What’s in a name?… Waterford

The suburb of Waterford is named after an Irish town, commemorating the birth place of Edmund Rice, the founder of the Christian Brothers and where the first Christian Brothers’ schools were founded.

The Christian Brothers were the owners and subdividers¬†of the land south of Manning Road east of Elderfield Road. This land originally formed part of the Clontarf Boys’ Home, school and farm, set on approximately 200 hectares along the Canning River.

The first stage of subdivision of the land was approved in 1981 and the subdivision occurred over many years, starting from the western end of the estate. All of the street names within Waterford reflect the Irish theme of the original Christian Brothers.

This land was annexed to the South Perth Road Board from the Canning Road Board on 10 June 1955.

(Information taken from Appendix to City of South Perth Municipal Heritage Inventory : Origin and Meaning of Street and Place Names; image courtesy Google Maps).

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What’s in a name?…Salter Point

Salter Point was named after Samuel August Salter, sawyer and timber contractor, who had a landing stage on the point known as “Salter’s Landing”, later known as “Salter’s Point” (see red circle on map below for location).

Logs were floated down the Canning River from Kelmscott and Jarrahdale to Salter’s landing for transportation to a mill by barge. This operation was around 1879-1891, being the first known European activity in the area prior to the establishment of Clontarf Boys’ Home in 1901. The Salter Point area at this time was virgin bushland and there was no access to the area by road, it could only be accessed from the river.

The area of Manning, Mount Henry, Salter Point and Waterford was annexed to the South Perth Road Board from the Canning Road Board in 1955.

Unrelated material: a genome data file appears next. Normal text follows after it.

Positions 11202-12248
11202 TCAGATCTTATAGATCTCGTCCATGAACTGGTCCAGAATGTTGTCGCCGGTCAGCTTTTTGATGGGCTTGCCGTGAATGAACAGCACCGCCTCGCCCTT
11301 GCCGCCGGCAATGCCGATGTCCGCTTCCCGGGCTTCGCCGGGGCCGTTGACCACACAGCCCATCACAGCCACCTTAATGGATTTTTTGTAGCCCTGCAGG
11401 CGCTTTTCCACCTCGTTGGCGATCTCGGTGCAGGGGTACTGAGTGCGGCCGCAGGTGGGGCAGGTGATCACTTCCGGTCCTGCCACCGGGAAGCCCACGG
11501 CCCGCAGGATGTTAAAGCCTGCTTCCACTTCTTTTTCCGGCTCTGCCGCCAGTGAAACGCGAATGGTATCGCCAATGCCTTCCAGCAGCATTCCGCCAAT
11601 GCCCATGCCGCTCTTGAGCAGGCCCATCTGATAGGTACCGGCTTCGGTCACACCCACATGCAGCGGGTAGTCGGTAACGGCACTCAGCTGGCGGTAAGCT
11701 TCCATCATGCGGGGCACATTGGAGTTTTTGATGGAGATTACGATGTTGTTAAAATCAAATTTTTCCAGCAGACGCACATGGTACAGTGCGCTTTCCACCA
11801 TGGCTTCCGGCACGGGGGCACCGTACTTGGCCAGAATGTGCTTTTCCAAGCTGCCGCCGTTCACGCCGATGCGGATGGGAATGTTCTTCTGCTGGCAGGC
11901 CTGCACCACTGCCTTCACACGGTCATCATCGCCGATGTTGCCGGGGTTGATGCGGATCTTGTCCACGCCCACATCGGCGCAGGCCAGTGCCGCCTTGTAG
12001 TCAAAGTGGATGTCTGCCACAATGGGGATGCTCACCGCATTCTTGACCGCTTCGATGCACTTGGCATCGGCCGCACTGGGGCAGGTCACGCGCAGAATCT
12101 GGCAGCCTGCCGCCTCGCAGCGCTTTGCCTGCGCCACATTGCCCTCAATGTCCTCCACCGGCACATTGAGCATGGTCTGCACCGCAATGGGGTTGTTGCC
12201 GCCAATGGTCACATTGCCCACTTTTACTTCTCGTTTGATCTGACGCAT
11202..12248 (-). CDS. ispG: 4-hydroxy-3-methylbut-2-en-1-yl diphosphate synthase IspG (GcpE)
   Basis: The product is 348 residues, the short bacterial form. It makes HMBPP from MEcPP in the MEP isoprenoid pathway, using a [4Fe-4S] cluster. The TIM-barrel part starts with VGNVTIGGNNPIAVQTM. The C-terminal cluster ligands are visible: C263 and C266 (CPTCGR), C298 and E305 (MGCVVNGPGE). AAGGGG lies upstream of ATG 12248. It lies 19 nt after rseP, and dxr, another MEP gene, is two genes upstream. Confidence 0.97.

(This information was taken from the publication Origin and Meaning of Street Places and Names in the City of South Perth and is a supplement to the City of South Perth Municipal Heritage Inventory; map courtesy of Google Maps).

Building of the week – Cygnet Theatre


The Cygnet Theatre was built in 1938 for James Stiles, owner of the Grand Theatre Company. The theatre was originally named Como Theatre but changed to Cygnet Theatre in the 1960’s to associate with the Festival of Perth’s black swan logo.

The building was designed by William Leighton and built by W.H. Ralph and Sons and originally had an adjacent outdoor picture garden. Leighton is also known for other cinemas such as the Piccadilly Theatre & Arcade in Perth, Windsor Theatre in Nedlands and Astor Theatre in Mt Lawley.

Gaiety Theatre (corner Coode and Angelo Street, established 1926) and Hurlingham Theatre (Canning Highway, established 1933) were still operating when Como Theatre opened. Como Theatre was the most modern and up-to-date cinema in the district, screening talkies for the first time.

The style of the theatre is inter-war functionalist with art deco influences. It is listed on the state register of heritage places administered by the Heritage Council of WA.